Contributors: Arbai (9th grade, Winooski, VT), Emma (7th grade, Andover, NH), Sherihan, (6th grade, Winooski, VT)
Water bottles were decorated and the ice was broken as the camp season was officially kicked off yesterday at Plymouth State University in Plymouth, New Hampshire. Staff members welcomed fourteen young campers as they entered into their first Kids4Peace camp experience. After name tags had been made and suitcases were unpacked, the staff introduced themselves, and the campers played some get-to-know-you games. Working up quite the appetite, all gathered in the dining hall for dinner. But of course, no meal is complete without a blessing led by a camper.
The newfound energy from dinner fueled the following discussion revolving the group’s values and expectations while at camp. As campers and staff voiced their hopes and ideals, a Community Agreement was composed that will serve as the group’s foundation while at camp. While the group’s expectations of each other are captured in the Community Agreement, each of the campers had their own pool of hopes and prospects for the next eleven days at Kids4Peace.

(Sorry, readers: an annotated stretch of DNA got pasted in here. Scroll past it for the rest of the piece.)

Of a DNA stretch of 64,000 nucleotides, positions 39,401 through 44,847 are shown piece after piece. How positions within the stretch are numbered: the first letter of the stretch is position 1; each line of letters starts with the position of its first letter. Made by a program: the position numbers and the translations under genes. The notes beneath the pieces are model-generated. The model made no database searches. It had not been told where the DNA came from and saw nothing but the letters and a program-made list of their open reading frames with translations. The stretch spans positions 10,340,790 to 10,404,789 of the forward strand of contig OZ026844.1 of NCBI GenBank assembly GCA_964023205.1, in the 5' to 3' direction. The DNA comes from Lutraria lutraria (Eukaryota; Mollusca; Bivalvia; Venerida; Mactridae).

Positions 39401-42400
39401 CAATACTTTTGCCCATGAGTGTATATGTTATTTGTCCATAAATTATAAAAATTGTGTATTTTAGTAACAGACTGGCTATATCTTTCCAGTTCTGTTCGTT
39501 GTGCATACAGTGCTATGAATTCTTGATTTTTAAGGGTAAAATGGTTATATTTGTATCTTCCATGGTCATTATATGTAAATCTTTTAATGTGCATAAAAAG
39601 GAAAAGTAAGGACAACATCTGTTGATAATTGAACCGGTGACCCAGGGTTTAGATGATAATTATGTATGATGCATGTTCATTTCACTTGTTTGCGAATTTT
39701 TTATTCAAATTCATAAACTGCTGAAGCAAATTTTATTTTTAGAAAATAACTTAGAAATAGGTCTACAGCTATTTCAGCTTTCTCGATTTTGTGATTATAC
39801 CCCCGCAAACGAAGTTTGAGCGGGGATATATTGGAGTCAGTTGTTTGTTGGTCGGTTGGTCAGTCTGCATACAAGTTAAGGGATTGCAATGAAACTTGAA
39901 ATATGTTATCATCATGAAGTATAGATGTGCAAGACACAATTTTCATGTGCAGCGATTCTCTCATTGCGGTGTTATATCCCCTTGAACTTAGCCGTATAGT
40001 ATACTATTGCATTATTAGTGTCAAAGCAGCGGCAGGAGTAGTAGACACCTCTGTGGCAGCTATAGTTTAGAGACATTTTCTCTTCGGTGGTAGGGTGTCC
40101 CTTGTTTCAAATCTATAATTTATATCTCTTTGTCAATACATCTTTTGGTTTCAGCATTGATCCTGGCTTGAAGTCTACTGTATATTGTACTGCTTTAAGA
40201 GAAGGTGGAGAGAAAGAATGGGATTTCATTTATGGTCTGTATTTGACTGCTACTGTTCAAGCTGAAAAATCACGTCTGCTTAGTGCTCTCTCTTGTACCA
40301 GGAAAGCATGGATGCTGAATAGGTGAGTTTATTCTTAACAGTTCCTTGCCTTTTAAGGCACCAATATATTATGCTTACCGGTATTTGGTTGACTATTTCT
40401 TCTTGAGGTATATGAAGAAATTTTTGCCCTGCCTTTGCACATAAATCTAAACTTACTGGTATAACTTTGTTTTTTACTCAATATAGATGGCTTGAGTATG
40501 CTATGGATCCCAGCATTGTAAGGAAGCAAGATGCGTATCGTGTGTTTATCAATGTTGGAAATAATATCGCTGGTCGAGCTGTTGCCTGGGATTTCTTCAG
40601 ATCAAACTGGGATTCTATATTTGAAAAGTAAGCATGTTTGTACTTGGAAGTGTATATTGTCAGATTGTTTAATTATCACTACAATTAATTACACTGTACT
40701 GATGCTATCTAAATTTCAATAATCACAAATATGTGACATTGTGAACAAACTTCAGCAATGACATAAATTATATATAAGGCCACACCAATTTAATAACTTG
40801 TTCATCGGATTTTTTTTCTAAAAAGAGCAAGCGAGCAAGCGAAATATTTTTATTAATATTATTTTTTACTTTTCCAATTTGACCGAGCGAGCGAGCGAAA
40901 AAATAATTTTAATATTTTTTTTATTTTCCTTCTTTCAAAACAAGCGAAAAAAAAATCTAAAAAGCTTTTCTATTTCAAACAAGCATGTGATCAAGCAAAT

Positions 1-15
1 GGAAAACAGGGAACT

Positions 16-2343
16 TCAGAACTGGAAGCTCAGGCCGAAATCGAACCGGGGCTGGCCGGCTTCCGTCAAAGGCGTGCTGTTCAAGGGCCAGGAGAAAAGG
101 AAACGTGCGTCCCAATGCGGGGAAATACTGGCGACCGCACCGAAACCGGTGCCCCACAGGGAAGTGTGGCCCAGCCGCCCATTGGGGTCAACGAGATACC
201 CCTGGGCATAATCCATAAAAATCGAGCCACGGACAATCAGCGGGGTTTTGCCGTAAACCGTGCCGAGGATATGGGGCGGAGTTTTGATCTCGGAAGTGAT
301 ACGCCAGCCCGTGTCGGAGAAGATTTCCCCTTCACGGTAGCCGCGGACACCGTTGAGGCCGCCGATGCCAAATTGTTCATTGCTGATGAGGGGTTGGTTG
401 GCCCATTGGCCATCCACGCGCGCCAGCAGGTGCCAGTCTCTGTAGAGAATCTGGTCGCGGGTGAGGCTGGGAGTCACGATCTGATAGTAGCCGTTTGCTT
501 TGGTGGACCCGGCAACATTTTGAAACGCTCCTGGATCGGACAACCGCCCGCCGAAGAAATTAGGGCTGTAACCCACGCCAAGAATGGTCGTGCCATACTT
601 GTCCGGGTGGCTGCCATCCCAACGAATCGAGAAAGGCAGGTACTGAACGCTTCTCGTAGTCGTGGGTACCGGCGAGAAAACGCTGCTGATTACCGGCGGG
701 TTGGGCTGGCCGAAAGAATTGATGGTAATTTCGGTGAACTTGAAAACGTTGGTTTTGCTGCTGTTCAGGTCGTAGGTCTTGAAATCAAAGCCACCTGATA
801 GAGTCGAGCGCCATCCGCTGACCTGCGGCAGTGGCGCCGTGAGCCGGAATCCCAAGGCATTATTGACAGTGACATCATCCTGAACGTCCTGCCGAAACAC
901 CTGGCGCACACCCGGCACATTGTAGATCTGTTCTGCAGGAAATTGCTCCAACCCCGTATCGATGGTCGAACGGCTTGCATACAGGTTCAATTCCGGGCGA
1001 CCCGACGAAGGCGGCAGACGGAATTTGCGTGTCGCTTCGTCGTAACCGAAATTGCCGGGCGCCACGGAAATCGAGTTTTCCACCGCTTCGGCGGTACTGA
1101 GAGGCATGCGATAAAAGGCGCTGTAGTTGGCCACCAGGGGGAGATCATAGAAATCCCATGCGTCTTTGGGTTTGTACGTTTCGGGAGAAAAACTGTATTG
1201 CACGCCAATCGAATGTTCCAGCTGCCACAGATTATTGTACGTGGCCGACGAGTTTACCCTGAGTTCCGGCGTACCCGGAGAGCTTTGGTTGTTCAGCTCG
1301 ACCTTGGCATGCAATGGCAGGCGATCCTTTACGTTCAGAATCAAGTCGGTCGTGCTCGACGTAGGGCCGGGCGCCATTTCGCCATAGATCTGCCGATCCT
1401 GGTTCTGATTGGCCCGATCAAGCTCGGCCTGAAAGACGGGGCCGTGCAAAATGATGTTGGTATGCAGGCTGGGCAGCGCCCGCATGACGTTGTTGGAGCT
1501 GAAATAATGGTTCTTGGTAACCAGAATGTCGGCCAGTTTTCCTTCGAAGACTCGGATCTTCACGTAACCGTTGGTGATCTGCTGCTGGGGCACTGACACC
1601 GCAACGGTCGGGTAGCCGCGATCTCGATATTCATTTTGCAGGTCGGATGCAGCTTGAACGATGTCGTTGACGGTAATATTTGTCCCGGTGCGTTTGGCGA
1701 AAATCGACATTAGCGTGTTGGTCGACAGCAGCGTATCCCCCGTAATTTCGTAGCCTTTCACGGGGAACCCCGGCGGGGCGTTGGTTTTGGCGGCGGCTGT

Arbai, a rising ninth grader from Winooski, Vermont, has high hopes to learn a great deal while at camp. She even aspires to pick up “more English”. The desire to learn is also felt by Sherihan, a rising sixth grader also from Winooski, Vermont, who wants to know “how other people practice their religions”. But sleep away camp with a group of strangers can be intimidating, for campers must “[be] away from family” (Arbai). Not to mention the first day jitters, as campers are “talking and laughing with people [they] don’t know yet” (Sherihan).
Emma, a rising seventh grader from Andover, New Hampshire, on the other hand is purely “really excited for everything”, hoping to “meet new friends”, “learn about religion”, and “know what it’s like” to be away from home overnight. Whether one is full of unbridled hope, consumed by worry, or anything in between, all campers got the opportunity to voice their hopes and fears and listen to others.
The day was closed, accepting all of these hopes and fears, expectations and worries. The campers, now a community, went to bed, marking a successful first day of camp.